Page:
A few years ago I had a tough time getting my wife to sit down in front of a computer, today I have a tougher time getting her to pay attention to me over it. Now that is a bit of an exaggeration but she does spend more time online today and at times I have to ask for her attention when she is online.
She is part of the great digital transition. These are people who really at one time had little or no interest in technology but have been drawn in due to social media. The result is that we have more people online engaged in sharing of personal information, ideas and raw data. Information about you is valuable.
Facebook itself is more dangerous because the data is near real time. Where are you? How are you feeling ? What are you doing? Who are you talking to? What are you buying? What are you interested in? How many kids do you have? Do you have a pet? What is important to you? Who is important to you?
Would you tell strangers this information? We tell our kids about stranger danger but what about us? The more people know about you the more you are at risk but beyond that Facebook is using that information to sell you.
Why is HIPAA important? The fundamental answer is privacy. So, I am not supposed to know that you broke your arm in 2002 but I can find out how much you are worth financially or other information that may be more harmful.
Where does Facebook come in?
You are providing information. I have some friends in the Intelligence community that wouldn’t even sign up for Facebook. It is “too dangerous” to put information like that out there. The privacy settings are established between you and other users but that doesn’t have anything to do with the Facebook team themselves. Facebook is a company that is using your information that you freely provide to make money. If I came to your door and asked you questions about your personal life what would you be willing to tell me?
Here are some tips taken from the University of Texas at Austin on cyber security concerning Facebook
- Consider restricting access to your profile. If the site allows it, it’s a good idea to limit access to your profile. Don’t allow strangers to learn everything they can about you. It’s just not safe.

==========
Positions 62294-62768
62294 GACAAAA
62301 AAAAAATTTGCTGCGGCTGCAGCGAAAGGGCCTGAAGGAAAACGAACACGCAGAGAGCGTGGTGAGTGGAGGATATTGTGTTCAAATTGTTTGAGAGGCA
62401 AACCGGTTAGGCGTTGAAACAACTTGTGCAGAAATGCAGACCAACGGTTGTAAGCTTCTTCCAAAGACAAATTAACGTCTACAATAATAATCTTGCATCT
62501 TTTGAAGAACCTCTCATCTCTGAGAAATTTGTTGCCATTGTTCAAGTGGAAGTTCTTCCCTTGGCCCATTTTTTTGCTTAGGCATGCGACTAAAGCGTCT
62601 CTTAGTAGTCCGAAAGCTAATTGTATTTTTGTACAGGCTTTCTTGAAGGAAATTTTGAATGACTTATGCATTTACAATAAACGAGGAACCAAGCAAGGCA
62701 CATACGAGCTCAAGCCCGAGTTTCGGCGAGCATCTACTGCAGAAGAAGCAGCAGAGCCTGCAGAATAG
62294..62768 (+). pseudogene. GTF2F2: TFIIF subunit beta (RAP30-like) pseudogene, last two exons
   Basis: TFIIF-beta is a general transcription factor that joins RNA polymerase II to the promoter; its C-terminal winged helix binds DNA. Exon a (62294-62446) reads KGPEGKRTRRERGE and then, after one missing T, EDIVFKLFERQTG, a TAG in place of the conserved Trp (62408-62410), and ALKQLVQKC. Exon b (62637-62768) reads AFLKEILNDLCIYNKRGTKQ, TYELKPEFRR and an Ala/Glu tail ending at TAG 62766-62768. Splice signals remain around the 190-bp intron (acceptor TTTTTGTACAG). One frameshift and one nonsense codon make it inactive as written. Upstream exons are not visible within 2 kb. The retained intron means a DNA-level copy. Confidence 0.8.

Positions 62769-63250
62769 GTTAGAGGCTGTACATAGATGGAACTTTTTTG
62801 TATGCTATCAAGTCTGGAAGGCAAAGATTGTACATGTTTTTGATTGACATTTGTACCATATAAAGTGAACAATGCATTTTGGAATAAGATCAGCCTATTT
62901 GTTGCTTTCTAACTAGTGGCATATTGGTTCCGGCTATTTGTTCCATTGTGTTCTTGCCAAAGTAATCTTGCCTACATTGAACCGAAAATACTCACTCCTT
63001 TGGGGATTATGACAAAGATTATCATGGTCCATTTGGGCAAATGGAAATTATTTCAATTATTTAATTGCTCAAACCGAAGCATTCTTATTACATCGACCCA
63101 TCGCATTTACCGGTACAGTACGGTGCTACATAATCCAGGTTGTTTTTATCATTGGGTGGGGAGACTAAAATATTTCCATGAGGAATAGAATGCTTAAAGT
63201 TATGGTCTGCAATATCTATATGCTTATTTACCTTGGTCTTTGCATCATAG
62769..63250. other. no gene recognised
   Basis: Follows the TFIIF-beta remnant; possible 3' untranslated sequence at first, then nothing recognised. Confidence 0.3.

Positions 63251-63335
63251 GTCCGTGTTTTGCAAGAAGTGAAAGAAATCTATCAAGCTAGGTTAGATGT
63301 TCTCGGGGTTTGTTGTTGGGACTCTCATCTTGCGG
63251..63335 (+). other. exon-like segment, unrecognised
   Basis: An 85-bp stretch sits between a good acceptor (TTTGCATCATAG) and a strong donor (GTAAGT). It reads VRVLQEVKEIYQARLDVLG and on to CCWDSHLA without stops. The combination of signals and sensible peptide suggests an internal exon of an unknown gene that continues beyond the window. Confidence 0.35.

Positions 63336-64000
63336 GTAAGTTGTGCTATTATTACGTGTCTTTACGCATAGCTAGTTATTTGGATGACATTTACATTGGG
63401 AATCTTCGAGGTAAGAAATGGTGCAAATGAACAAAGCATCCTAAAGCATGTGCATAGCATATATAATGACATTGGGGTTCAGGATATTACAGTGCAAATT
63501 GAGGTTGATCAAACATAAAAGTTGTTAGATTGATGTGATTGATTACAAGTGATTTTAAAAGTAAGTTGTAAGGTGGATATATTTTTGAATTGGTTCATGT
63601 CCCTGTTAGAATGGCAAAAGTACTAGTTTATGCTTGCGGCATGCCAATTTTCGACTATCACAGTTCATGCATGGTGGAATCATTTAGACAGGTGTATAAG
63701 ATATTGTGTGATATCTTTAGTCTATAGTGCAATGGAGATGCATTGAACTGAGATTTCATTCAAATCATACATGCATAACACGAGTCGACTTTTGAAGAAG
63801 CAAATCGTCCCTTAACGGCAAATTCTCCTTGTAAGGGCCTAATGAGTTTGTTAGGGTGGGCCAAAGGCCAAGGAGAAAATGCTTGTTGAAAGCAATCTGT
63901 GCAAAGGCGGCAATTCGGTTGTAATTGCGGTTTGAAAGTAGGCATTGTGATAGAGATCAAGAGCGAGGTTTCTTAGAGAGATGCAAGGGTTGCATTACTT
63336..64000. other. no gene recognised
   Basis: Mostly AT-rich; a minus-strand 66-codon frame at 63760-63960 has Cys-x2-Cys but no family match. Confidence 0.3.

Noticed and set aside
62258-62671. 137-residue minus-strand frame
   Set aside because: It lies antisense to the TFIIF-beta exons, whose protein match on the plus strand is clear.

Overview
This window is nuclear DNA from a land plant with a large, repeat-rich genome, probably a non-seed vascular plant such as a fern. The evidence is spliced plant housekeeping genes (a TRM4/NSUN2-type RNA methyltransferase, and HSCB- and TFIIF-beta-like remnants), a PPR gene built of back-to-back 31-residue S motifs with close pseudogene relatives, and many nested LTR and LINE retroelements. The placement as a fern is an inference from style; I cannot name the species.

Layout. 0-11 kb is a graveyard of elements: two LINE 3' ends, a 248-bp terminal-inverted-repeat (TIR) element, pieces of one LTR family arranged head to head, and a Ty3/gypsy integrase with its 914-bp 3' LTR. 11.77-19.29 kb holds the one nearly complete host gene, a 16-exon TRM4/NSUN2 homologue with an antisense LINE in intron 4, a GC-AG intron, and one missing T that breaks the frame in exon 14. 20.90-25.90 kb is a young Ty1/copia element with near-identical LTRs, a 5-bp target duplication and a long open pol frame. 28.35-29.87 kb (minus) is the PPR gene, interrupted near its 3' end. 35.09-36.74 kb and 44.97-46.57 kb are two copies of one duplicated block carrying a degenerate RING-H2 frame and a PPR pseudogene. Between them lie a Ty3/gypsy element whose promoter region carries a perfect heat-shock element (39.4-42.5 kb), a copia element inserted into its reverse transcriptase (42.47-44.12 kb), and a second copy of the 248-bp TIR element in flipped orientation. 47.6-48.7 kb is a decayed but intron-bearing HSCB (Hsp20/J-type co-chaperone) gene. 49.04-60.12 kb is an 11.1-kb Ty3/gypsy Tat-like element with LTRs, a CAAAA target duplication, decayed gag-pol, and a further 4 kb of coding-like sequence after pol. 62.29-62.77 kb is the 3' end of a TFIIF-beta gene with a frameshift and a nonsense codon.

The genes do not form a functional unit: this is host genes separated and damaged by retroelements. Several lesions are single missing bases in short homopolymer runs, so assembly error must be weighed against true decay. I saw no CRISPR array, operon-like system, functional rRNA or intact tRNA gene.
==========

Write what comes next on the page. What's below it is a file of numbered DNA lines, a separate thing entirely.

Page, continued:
- Keep your private information private. Never post your full name, Social Security number, address, phone number, full birth date, financial information, or schedule. These will make you vulnerable to identity thieves, scams, burglars, or worse.
- Choose a screen name that is different from your real name. Avoid using any personal information that would help someone identify or locate you offline.
- Think twice before posting your photo. Photos can be used to identify you offline. They can also be altered or shared without your knowledge.
- Don’t post information that makes you vulnerable to a physical attack. Revealing where you plan to meet your friends, your class schedule, or your street address is almost an open invitation for someone to find you. Remember that a photo in front of the Co-op tells strangers you are in Austin, and quite likely at the university.
- Use your common sense. If you are contacted by a stranger online, find out if any of your established friends know the person, or run an online search on them (after all, you can use these things to your own benefit too!). If you agree to meet them, make it in a public place and invite others to join you.
- Trust your instincts. If you feel threatened or uncomfortable during an online interaction, don’t continue the dialogue. Report any offensive behavior to the social networking Web site administrators.
- Be suspicious. Don’t take any information you receive from a new online contact at face value. The Internet makes it easy for people to say or do things they would never say or do in public or in face-to-face interactions. Protecting yourself is the smart thing to do.
Here is an infographic showing some interesting statistics on how companies leverage your information.
Whatever you choose to share or do concerning social media, please keep in mind that when you are talking to your mother, brother, sister, friend or neighbor that whatever you are telling them you are telling a corporation whose objective is to make money from that information.
Link to another article about you in realtime